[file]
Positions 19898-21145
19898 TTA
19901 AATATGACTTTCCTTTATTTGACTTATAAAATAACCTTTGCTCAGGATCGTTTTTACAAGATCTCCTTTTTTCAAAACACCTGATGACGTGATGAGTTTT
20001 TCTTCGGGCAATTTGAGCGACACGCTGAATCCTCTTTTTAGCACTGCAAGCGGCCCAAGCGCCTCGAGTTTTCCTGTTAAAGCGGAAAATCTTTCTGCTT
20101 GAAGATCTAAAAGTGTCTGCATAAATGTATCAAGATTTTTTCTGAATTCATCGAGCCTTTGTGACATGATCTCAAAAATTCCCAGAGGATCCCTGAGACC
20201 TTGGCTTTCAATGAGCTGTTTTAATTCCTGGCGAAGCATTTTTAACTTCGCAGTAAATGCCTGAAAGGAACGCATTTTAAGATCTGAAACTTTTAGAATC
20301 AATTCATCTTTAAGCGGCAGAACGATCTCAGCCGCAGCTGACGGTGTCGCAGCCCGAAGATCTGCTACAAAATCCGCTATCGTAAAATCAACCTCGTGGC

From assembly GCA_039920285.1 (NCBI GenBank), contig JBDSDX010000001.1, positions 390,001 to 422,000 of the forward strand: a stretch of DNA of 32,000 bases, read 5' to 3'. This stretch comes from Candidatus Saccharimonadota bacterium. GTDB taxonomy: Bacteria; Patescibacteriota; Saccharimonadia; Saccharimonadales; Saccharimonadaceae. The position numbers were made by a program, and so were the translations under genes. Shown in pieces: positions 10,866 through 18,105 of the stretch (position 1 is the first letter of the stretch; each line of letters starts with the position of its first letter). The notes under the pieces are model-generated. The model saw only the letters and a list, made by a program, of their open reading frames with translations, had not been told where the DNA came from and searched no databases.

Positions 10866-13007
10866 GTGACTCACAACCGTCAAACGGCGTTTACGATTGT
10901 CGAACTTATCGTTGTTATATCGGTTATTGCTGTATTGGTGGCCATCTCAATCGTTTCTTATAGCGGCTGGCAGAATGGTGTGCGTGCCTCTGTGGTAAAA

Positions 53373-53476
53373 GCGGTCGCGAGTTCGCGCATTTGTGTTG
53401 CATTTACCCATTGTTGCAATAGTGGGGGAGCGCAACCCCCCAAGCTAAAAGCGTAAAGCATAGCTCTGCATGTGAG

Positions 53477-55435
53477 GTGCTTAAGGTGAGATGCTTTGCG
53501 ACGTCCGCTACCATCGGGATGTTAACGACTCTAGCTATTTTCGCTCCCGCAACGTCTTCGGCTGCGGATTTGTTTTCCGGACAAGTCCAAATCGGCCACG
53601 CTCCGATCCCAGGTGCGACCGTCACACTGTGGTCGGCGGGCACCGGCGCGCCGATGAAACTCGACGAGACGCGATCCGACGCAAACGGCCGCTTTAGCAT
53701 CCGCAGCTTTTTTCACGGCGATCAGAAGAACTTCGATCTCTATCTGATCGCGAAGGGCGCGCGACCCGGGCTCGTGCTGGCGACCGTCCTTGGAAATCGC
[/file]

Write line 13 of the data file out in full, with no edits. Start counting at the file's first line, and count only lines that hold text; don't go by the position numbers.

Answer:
53373 GCGGTCGCGAGTTCGCGCATTTGTGTTG